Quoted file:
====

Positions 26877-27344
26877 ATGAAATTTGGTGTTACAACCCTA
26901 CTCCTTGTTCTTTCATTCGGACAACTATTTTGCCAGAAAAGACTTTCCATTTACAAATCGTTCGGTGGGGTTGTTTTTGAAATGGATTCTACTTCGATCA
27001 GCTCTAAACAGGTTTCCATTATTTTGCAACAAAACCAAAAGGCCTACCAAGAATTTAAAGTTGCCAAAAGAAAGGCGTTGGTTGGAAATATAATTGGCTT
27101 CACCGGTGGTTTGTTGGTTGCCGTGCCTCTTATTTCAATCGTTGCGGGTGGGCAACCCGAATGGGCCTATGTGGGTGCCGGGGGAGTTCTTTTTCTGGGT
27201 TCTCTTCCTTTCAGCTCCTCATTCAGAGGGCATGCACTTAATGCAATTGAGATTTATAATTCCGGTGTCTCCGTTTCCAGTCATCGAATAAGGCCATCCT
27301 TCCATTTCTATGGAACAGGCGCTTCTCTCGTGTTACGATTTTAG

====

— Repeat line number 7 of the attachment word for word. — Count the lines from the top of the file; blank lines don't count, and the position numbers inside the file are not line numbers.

27301 TCCATTTCTATGGAACAGGCGCTTCTCTCGTGTTACGATTTTAG